What led you into personal coaching?
Andrea: My 13 year old son that had counseling for 7 years went out of control and we looked for help. That is when we were introduced to coaching.
I'm sure I'm not the only writer who could use help discovering effective methods to advance his or her career. If you could give one piece of advice to our readers, what would it be?
If you are interested in being coached, ensure the coach has completed formal training. Most coaches will also offer a session at no charge which can allow you to experience coaching before you commit to a contract.
Thank you Andrea and Tony! If you're interested in trying professional coaching, you can contact the Voirins through their web site .
Thursday, January 7, 2010
Known for her Tea Shop and Scrapbooking Mysteries, guest blogger Laura Childs paints a cozy portrait in her New York Times Bestseller, Eggs Benedict Arnold, a Cackleberry Club Mystery.
I’m a big fan of women over forty. Not just because I am one, but because “women of a certain age” have a certain type of sassy smarts. Before I sold my marketing firm and took up mystery writing, I had occasion to work with an awful lot of high-test forty-plus women. These were women who ran companies, served as communications directors, and knew their way around the media. They were savvy, forward thinkers who didn’t get rattled by deadlines, details, and decisions.
Those are pretty much the same attributes I tried to imbue in my characters, Suzanne, Toni, and Petra, the major protagonists in my newest mystery Eggs Benedict Arnold. At their cozy café, the Cackleberry Club, eggs are the morning specialty – fluffy omelets, slumbering volcanoes, toad in the hole, and foggy morning soufflés. But my entrepreneurial ladies also work a double shift as amateur sleuths, because in this go round local mortician Ozzie Driesden is discovered on his own embalming table!
I had a great time writing pulse-pounding scenes that feature a mortuary murder, car chase, terrible discovery in a deserted cemetery, and hostage situation. Of course, the ladies of the Cackleberry Club also managed to pull it together and hold a Knit-in for charity, serve afternoon tea, and stage a cake decorating contest.
I made a special effort to intersperse pulse-pounding action with the genteel art of tea and scones, because I think we all crave a little comfort right now. With all that’s going on in the world, a lot of folks long to return to basics like homemade breakfast, cake and cookie recipes, and neighbors who are quirky but pull together when they have to.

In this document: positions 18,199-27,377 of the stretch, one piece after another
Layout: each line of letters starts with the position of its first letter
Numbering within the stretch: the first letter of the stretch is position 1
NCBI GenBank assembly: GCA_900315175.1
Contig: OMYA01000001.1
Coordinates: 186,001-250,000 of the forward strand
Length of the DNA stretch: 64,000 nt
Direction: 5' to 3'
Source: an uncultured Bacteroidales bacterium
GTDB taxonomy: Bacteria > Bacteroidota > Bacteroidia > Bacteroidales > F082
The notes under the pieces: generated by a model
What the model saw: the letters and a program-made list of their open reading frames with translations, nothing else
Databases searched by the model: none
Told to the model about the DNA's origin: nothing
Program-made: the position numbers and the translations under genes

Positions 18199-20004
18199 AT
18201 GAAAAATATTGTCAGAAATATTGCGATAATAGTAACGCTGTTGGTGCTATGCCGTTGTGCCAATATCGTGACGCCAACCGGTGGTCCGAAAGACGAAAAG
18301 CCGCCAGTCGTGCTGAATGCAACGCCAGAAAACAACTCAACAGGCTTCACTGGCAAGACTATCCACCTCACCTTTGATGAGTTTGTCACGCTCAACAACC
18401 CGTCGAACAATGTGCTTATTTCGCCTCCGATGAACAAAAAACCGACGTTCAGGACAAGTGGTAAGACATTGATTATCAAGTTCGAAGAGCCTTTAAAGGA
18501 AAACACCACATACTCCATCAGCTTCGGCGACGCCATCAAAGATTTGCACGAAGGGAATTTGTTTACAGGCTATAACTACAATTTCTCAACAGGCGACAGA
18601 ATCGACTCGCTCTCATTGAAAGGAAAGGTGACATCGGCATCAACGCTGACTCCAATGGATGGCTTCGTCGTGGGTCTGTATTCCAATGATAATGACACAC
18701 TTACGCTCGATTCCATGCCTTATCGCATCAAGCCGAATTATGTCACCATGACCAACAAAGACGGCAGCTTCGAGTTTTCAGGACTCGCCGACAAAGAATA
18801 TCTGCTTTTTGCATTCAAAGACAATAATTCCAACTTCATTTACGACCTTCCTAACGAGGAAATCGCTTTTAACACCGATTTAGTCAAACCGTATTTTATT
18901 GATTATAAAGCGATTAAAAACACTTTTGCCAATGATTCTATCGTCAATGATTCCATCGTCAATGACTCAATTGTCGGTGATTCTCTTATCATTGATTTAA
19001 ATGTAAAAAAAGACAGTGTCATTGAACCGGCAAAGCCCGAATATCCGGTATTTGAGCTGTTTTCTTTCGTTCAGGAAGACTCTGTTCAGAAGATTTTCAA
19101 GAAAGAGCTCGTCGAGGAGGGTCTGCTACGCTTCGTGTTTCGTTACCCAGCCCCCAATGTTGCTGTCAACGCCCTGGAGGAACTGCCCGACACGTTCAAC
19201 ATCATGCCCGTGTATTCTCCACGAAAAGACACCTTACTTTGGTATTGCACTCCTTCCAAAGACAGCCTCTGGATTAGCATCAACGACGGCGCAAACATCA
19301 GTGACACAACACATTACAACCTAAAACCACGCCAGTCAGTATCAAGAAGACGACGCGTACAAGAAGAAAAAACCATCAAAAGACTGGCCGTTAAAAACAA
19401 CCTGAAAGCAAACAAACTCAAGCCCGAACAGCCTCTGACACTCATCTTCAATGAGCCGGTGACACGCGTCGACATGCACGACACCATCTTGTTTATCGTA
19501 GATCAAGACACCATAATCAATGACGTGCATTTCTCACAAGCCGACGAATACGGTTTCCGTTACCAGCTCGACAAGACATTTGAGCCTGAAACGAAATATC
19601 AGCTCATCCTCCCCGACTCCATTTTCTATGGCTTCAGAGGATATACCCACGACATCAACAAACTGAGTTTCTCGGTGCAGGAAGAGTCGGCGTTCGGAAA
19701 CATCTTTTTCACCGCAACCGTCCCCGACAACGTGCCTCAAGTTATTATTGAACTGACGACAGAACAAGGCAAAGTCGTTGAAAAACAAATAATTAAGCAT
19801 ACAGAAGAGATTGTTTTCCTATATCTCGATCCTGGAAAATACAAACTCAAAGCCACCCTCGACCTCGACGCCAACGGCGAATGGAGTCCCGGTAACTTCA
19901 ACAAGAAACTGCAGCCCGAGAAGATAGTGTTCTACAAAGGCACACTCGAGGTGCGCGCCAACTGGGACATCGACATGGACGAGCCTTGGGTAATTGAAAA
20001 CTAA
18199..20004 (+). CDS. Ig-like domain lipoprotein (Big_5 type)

And, of course, I had such great fun celebrating women over forty. They possess such caring souls, entrepreneurial spirits, and have such rich life experiences to draw from. You really can’t find a better model for an amateur sleuth!
Have a wonderful New Year!
Bestseller List, is available everywhere for $7.99.
Laura Childs writes the Tea Shop Mysteries, Scrapbooking Mysteries, and
Cackleberry Club Mysteries, several of which have made the USA Today and New York Times Bestseller Lists.
Sunday, January 3, 2010
With a background as a private investigator and a journalist, crime fiction seems a natural career choice for you. Do you use the experiences and skills you learned in your previous jobs to make your writing realistic?
Both previous jobs have given me insight that I probably wouldn’t have had. As a reporter, I learned that truth matters. In writing fiction, that means make sure you have the facts right. When you guess, you have a 50/50 chance of getting it wrong. Sometimes you might not realize you are guessing, but when somebody says you goofed, you try to do better the next time. I do lots research.
As for the P.I. thing, I learned two things. One, cops will cut you some slack if you make a mistake. Just don’t make the same mistake twice. And second, I learned to blend in. An undercover agent lives his environment. That means you have to be a good actor and have a nimble imagination. In the year I worked as a private detective I never blew my cover.
You went the self-publishing route with your first novel, Media Justice. What did you learn from that experience?
Hire a professional editor to go over your work. No matter how good your Aunt Mabel is, unless she’s a professional editor, she won’t catch every mistake and she won’t know ways to make your book look like Random House published it. I hired a pro to edit and another one to lay out the format and do the cover. It looks professional.